The Philippines already has its very own green building rating system to facilitate green building projects and inspire confidence and trust in the construction industry, according to a leader in the promotion of green building practices in the country.
BERDE-Building for Ecologically Responsive Design Excellence-was established by the Philippine Green Building Council (PHILGBC) in 2009 in response to the Philippine building industry’s need to proactively address the negative impacts of climate change, said Rowena Ramos, co-chairperson of the Board of Trustees of PHILGBC, and principal architect of Ecotektonika, in a recent presentation at a forum on water security.
BERDE is a tool to assess, measure, monitor, and certify the performance of green building projects above and beyond existing national and local building and environmental laws and mandatory standards, Ramos said.
We need to have our very own rating system “because we have a different setting compared to the rest of the other countries,” she explained.
“BERDE is for you to check how your project will actually perform not only during construction and operations but from the very startÂ… from the design stage.”
BERDE is recognized by the Philippine government, through the Department of Energy, as the national voluntary green building rating system. PHILGBC, meanwhile, is the only national GBC recognized by the World Green Building Council (WorldGBC) in the Philippines.
While crafted in the Philippines, Ramos stressed that BERDE is not considered just a local tool as it was developed in line with the Quality Assurance for Green Building Rating Tools (WorldGBC, 2013), the International Framework for Socio-Economic Factors for Green Building Rating Tools in Developing Countries (WorldGBC & GBCSA, 2013), and other best practices from international standards for standards development.
Ramos said that with a BERDE certification, a company highlights its efforts toward sustainability and attains positive brand recognition, in addition to realizing huge cost savings through efficiency in operations and in the use of resources such as water and electricity. She said a number of building projects, from condominiums to government offices, have undergone voluntary BERDE assessment and certification.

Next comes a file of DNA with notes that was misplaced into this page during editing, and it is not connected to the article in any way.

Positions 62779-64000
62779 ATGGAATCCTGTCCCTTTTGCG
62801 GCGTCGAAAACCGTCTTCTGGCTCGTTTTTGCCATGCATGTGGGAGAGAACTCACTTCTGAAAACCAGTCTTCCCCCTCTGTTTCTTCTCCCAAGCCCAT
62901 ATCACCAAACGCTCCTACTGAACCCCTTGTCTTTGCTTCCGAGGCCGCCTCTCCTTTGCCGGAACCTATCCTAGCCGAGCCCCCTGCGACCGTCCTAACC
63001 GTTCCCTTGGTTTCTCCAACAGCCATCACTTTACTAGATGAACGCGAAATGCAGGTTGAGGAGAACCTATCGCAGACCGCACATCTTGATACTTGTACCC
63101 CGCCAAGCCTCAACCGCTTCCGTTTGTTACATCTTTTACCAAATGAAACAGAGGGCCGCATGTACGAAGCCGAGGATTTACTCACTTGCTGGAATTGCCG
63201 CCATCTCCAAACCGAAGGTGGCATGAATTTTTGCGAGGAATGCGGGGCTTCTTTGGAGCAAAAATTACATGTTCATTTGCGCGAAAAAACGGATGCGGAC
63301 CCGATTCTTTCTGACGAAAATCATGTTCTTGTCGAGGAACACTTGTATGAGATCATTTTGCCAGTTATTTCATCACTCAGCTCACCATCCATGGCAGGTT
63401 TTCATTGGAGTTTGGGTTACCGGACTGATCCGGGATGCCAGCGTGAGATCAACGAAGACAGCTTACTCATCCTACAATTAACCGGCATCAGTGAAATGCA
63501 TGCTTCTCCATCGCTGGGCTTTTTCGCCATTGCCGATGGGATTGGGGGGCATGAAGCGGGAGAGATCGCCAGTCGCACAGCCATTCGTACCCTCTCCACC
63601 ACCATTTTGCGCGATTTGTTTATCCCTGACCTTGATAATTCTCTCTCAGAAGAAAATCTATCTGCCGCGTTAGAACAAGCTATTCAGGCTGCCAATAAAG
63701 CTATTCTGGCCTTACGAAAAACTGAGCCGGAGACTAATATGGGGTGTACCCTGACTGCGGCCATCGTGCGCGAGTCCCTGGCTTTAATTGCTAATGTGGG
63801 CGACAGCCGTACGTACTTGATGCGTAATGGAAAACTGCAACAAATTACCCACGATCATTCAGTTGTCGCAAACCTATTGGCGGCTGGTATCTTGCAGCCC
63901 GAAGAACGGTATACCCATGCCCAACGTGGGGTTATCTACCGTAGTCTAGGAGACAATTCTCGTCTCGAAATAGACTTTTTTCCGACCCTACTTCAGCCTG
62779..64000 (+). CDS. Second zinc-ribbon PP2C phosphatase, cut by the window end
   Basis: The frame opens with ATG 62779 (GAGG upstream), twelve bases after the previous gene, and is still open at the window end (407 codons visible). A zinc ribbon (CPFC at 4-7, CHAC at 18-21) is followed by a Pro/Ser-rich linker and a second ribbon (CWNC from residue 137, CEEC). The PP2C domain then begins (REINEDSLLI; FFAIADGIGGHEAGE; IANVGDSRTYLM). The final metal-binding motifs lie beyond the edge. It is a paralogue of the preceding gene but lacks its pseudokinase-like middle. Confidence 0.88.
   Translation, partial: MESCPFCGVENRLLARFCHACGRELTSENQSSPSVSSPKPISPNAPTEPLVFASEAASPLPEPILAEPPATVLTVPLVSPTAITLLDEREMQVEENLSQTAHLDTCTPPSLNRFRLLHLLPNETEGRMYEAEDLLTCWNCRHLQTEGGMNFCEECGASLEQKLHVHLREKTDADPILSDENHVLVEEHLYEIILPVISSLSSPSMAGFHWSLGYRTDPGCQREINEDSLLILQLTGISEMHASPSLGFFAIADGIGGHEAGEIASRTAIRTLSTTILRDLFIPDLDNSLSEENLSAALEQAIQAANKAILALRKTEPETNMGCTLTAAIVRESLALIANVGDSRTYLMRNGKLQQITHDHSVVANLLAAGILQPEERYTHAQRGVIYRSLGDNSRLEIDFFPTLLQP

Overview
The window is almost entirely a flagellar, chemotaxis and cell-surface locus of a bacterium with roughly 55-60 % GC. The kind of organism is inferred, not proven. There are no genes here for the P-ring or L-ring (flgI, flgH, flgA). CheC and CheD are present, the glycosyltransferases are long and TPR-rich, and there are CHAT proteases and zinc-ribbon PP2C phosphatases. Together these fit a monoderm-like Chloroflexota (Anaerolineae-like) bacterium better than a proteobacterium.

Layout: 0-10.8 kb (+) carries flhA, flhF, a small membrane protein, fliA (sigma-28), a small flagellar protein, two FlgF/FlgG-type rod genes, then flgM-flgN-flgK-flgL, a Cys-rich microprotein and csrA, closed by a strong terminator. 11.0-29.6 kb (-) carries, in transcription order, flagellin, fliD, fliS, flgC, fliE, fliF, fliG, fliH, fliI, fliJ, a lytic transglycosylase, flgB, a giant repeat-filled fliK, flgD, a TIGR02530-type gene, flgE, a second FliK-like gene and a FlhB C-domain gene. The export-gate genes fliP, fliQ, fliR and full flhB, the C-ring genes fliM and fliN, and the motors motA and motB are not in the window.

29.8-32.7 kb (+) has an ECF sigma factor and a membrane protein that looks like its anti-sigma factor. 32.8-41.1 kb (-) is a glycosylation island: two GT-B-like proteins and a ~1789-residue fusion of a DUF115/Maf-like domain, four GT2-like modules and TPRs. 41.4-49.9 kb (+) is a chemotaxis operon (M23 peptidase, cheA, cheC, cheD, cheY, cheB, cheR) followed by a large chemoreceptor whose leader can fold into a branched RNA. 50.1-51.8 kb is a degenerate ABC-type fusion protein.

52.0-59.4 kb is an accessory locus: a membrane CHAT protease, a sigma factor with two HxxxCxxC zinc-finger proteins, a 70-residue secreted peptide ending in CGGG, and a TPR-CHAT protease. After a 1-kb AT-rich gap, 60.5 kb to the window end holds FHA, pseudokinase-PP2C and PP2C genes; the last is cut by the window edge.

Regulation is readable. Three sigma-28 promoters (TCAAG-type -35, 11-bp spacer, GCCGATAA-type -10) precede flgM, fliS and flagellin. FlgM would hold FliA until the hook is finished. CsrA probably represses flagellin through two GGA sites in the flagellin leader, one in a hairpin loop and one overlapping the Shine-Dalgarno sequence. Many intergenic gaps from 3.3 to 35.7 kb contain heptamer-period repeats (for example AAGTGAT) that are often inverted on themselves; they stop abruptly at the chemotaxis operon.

BERDE certification is the formal assessment, rating, and certification process for projects under the BERDE Program. It is conducted in a third-party assessment process to ensure a credible, independent, impartial, and objective assessment, rating, and certification of projects, said Ramos.
Only projects that complete the formal process, comply with all requirements, and receive at least the minimum rating for certification may be claimed as a BERDE Certified green building project.
The core framework of the rating program defines the different credits that are essential in developing a green building project. The framework includes energy efficiency and conservation, water efficiency and conservation, management, waste management, use of land and ecology, green materials, transportation, indoor environment quality, and emissions.
Ramos said BERDE uses a star-rating system, in which certified green building projects may be awarded with a one star to a five star rating based on the outcomes of the assessment.
A one-star rating means the project is within the “minimum practice,” two stars is “good practice,” three stars “exemplar practice,” four stars “world class” and five stars “world leader.”
Ramos added that this month, PHILGBC will be launching the latest version of its rating tool, the v3.0.0, in line with the group’s continuous development and improvement of the rating system.